Building Cultures of Peace Through Learning and Dialogue

Founded in 1993 by Buddhist philosopher, peacebuilder, and educator Daisaku Ikeda, the Ikeda Center's mission is to build cultures of peace through learning and dialogue. To that end, we host events, publish books, and produce original resources for our website. Upon our founding, Mr. Ikeda presented us with these mottos: "Be the heart of a network of global citizens. Be a bridge for dialogue between civilizations. Be a beacon lighting the way to a century of life."


About the Ikeda Center

Learn about the history, mission, vision, values, and people that shape our work.
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Engage with accounts of our past events and learn about upcoming ones.
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Ceasar McDowell

Thinkers & Themes

Encounter essays, interviews, lectures, and articles on diverse facets of our work.
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What's New?

Movie Nights Sept 2019

The Ikeda Center hosted its second-ever Movie Nights event on Friday, September 27. Participants gathered to watch the film "American Textures." In this 2016 documentary, six Black, White, and Latino young people travel together across the United States. In the process they learn to engage truthfully about matters of race, identity, and community.

Ikeda Center audience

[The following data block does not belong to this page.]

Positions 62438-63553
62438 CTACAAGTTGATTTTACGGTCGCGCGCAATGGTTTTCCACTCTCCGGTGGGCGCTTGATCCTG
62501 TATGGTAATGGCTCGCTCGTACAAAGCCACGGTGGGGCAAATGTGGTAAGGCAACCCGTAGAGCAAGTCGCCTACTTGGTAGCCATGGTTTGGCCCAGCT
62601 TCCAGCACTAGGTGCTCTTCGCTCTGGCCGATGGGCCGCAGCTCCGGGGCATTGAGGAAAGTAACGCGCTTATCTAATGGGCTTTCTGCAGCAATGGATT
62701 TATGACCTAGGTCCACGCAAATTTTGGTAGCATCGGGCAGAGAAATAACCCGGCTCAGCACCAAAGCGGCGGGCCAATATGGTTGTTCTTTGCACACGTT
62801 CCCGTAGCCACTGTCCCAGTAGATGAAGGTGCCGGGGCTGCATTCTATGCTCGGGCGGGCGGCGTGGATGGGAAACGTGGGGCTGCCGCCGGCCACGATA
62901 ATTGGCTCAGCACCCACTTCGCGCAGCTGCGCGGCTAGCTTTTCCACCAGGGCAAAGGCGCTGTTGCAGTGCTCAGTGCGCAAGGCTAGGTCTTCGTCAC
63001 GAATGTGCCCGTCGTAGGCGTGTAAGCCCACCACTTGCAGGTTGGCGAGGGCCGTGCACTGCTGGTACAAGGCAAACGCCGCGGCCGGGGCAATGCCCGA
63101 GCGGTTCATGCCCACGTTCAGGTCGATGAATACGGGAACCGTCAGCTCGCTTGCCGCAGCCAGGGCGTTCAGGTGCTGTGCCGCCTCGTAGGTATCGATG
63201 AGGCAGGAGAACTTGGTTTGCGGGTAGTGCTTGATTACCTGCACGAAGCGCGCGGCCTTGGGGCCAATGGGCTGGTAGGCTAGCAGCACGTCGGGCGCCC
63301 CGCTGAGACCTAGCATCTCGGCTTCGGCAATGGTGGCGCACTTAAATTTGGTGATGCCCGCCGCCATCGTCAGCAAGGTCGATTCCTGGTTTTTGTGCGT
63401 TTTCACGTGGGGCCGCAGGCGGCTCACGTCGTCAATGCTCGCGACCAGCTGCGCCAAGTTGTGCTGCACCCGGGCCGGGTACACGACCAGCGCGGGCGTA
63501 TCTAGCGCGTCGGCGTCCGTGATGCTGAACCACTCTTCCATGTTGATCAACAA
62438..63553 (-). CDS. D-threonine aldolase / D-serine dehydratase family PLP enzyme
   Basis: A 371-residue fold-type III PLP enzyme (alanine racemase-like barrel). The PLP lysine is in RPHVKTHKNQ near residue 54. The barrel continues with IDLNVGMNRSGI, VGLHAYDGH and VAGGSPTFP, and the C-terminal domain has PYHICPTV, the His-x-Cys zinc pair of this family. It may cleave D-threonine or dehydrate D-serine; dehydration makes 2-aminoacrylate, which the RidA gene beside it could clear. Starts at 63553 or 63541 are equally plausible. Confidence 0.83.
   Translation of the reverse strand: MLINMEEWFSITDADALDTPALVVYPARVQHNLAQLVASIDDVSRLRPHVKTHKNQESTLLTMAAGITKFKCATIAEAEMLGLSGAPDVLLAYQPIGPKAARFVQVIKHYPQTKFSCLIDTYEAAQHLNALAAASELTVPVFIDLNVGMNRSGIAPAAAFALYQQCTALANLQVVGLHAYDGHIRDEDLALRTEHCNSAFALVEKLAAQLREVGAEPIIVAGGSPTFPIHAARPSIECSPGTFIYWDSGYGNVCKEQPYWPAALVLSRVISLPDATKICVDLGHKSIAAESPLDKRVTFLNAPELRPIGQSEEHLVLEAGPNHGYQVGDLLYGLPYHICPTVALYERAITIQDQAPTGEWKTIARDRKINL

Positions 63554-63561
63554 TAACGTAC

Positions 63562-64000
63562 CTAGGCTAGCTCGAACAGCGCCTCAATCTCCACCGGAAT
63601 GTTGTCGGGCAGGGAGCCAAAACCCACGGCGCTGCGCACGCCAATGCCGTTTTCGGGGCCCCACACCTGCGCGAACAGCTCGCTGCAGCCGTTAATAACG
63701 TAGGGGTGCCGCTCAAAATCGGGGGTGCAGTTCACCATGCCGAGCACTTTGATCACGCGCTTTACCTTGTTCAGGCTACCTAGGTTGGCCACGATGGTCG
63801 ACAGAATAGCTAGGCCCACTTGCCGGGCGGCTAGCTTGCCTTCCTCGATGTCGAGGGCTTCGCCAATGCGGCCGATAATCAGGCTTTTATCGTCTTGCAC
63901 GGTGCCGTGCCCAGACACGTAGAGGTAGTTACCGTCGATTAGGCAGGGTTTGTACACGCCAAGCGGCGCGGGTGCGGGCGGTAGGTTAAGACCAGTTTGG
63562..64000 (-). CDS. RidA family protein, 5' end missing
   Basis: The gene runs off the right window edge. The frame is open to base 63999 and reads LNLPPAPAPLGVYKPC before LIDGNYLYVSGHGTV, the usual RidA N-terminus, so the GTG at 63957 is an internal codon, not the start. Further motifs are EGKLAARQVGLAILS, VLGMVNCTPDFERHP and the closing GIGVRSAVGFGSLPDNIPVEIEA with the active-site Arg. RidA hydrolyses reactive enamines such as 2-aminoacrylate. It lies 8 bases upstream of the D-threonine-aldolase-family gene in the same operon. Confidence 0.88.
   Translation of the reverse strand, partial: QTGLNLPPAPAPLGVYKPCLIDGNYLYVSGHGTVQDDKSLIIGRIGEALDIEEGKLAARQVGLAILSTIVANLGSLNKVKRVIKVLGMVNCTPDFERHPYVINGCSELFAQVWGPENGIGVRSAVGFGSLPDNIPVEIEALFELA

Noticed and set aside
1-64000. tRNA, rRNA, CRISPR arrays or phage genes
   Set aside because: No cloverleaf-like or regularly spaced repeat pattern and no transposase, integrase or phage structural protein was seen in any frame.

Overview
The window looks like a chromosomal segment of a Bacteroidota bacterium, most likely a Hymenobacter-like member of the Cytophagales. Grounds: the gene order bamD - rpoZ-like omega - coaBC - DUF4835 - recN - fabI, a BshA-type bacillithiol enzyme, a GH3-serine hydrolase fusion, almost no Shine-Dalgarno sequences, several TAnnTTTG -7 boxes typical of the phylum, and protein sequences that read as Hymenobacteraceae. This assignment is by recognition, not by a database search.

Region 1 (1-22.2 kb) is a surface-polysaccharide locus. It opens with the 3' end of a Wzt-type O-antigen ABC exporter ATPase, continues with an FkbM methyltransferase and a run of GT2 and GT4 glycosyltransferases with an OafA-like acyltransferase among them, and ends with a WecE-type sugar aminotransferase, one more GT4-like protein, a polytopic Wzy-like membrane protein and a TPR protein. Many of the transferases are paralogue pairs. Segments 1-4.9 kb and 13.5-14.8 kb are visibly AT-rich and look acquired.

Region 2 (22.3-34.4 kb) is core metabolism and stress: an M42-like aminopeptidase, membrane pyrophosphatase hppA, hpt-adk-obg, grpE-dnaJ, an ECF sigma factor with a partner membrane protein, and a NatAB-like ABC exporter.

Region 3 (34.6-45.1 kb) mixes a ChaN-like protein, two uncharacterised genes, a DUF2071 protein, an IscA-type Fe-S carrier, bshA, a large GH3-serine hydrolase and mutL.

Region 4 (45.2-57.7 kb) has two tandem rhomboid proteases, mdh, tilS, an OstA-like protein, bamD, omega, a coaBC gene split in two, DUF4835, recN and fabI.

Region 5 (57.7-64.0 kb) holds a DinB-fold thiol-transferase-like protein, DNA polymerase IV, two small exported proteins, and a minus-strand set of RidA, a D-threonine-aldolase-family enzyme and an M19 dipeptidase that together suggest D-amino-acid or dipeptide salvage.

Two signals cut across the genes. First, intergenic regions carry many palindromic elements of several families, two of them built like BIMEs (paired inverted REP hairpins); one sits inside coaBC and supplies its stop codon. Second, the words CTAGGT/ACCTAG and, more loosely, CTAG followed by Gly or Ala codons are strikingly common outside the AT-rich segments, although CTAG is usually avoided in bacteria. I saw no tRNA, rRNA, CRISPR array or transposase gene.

This year's Ikeda Forum, "Can Dialogue Save The World? Exploring the Power of Human Connections," will highlight the experiences of eight young professionals who have engaged in sustained dialogues with four Boston-area scholars. Please join us on October 25 at 6:30pm!

Anna Kowanko and Chloe McElligott

The fourth Dialogue Nights of 2019 attracted fifty Boston-area university students and young professionals who were eager to talk about friendship and how it brings hope and courage to our lives. The big question that participants tackled was whether friendship can serve as an antidote to the kind of despair associated with climate change and other severe global crises. Click through to read an article on the event!

As part of its Education Fellows program, the Ikeda Center convenes a gathering in Cambridge halfway through each two-year cycle of the program. The current fellows, each of whom is doing doctoral work relating to some aspect of Soka, or value creating, education, are able to engage in dialogue with the program’s Advisory Council members about their progress on their respective research and dissertations.

Elora Chowdhury

In May, the Center hosted its second seminar for established and emerging scholars on the topic of dignity. On hand to lead a discussion on "Dignity Re-examined" were education professors Zeena Zakharia and Patricia Krueger-Henney from UMass Boston and Jason Goulah from DePaul University. They were accompanied by doctoral candidates from their respective programs. Click through for an in-depth article!

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